WHO agrees global effort to eliminate viral hepatitis by 2030

All of the World Health Organisation’s (WHO) 194 member states have voted to eliminate viral hepatitis by 2030 as part of a global strategy, saying this goal has been made possible thanks to new drugs for hepatitis B and C.

WHO members, meeting at the 69th World Health Assembly, set a goal of eliminating hepatitis B and C by 2030 and included a set of prevention and treatment targets which, if reached, will reduce annual deaths by 65% and increase treatment to 80%, saving 7.1 million lives globally by 2030.31

There are vaccines and effective treatments for hepatitis B, and a cure for hepatitis C, available. Only on Friday, Gilead’s latest combination therapy, offering a cure without serious side effects for all six genotypes of hep C, was recommended for approval by European regulators. It is also under review in the US.

The WHO’s decision was welcomed by the World Hepatitis Alliance, which noted that viral hepatitis kills 1.4 million people every year, more than HIV or malaria, and is among the leading causes of liver cirrhosis and cancer.

But thanks to the treatment options for both diseases, the targets outlined in the Global Viral Hepatitis Strategy are achievable by 2030, the Alliance, a non-profit patient organisation, said.

But there is work still to be done – the Alliance said 125 WHO member states lack strategies to tackle the disease. It added that it and the 230 member states where it is active will ensure countries honour their commitment and implement measures to reach their targets.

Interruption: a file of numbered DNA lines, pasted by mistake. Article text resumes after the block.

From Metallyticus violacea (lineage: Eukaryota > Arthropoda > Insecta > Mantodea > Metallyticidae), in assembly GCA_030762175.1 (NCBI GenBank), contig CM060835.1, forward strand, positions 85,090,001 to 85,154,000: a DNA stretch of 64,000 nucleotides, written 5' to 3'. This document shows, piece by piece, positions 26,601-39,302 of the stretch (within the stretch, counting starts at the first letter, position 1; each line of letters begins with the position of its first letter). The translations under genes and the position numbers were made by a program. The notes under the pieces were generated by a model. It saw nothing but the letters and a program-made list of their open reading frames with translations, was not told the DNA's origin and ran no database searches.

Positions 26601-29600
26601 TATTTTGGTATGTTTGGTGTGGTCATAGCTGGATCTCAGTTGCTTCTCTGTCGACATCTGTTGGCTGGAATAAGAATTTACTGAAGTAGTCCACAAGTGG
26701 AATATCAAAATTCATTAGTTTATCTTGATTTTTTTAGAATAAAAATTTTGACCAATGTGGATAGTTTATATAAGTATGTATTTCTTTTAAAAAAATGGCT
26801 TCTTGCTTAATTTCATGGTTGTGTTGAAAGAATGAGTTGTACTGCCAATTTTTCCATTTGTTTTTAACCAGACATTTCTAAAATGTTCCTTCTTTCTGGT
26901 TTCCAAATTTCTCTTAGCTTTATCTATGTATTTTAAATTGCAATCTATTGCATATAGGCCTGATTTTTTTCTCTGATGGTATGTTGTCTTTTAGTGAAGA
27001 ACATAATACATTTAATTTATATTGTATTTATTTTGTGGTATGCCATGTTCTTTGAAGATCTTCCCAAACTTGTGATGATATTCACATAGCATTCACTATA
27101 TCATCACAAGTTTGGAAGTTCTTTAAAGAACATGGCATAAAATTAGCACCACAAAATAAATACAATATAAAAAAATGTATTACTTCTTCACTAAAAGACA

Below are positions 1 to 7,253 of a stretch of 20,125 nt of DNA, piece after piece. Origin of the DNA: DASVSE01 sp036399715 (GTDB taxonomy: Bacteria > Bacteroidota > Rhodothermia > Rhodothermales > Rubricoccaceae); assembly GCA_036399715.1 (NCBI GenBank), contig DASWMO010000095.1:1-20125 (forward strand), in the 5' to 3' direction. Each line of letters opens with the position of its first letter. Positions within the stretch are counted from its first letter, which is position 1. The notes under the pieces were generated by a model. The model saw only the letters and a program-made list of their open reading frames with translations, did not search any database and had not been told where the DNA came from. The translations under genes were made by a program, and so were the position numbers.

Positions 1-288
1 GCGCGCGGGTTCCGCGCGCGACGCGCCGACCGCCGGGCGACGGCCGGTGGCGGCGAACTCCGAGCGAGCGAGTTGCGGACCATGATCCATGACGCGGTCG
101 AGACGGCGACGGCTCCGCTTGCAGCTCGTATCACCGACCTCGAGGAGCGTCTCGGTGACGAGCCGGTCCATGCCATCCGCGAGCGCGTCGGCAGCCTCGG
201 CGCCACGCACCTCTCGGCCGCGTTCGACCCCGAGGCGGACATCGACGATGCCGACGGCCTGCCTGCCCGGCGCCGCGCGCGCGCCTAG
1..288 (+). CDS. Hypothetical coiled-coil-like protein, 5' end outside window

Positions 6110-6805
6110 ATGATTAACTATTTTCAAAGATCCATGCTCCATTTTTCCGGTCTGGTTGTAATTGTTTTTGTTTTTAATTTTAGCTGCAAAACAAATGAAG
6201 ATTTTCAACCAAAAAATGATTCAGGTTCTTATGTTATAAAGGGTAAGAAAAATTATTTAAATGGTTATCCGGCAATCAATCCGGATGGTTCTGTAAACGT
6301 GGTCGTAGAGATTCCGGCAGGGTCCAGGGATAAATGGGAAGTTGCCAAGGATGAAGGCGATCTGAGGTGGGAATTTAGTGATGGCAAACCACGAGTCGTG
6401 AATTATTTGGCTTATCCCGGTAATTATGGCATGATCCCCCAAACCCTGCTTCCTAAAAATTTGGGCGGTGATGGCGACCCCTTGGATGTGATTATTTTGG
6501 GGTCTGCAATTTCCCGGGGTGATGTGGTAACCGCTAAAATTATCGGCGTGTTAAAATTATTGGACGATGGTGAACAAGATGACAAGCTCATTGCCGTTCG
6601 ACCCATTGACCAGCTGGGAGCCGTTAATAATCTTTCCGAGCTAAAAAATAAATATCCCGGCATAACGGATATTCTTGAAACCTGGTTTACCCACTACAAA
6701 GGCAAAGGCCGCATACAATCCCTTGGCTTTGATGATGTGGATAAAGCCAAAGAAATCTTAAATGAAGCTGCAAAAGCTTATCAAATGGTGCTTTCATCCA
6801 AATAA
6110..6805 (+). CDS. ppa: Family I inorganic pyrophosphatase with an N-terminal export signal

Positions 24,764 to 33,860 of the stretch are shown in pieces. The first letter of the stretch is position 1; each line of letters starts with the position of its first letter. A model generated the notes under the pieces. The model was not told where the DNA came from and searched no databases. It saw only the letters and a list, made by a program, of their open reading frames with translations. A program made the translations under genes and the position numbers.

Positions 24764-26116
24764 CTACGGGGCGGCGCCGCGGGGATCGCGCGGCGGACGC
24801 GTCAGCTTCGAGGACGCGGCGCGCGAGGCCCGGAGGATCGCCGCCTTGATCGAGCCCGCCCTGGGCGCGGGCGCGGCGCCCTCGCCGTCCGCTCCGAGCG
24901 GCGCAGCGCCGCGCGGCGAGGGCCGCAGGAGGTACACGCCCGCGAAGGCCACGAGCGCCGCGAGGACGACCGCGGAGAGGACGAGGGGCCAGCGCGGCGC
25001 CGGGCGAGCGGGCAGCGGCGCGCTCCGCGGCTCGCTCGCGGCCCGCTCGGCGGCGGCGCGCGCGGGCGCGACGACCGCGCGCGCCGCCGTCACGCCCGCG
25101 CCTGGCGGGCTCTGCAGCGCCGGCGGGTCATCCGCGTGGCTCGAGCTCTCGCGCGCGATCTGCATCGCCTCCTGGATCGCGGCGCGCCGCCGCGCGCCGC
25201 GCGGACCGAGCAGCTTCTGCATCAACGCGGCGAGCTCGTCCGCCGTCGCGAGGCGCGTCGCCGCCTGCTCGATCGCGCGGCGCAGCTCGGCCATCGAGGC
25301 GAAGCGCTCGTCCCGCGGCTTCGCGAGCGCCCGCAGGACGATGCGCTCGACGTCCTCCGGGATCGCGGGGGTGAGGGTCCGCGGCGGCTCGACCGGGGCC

On World Hepatitis Day – 28 July – the Alliance will launch NOhep, the first global movement aimed at galvanising support towards elimination of viral hepatitis by 2030.

The WHO also adopted two other global health strategies – for HIV and sexually transmitted infections. The HIV strategy aims to accelerate expansion of access to antiretrovial therapy to all people living with HIV, aiming to reduce HIV-related deaths to below 500,000, to get rates of new HIV infections below 500,000, and to ensure zero new infections among infants.

The STI strategy stresses the need to scale up prevention, screening and surveillance, in particular for adolescents and other at-risk populations, as well as the need to control the spread and impact of drug resistance.

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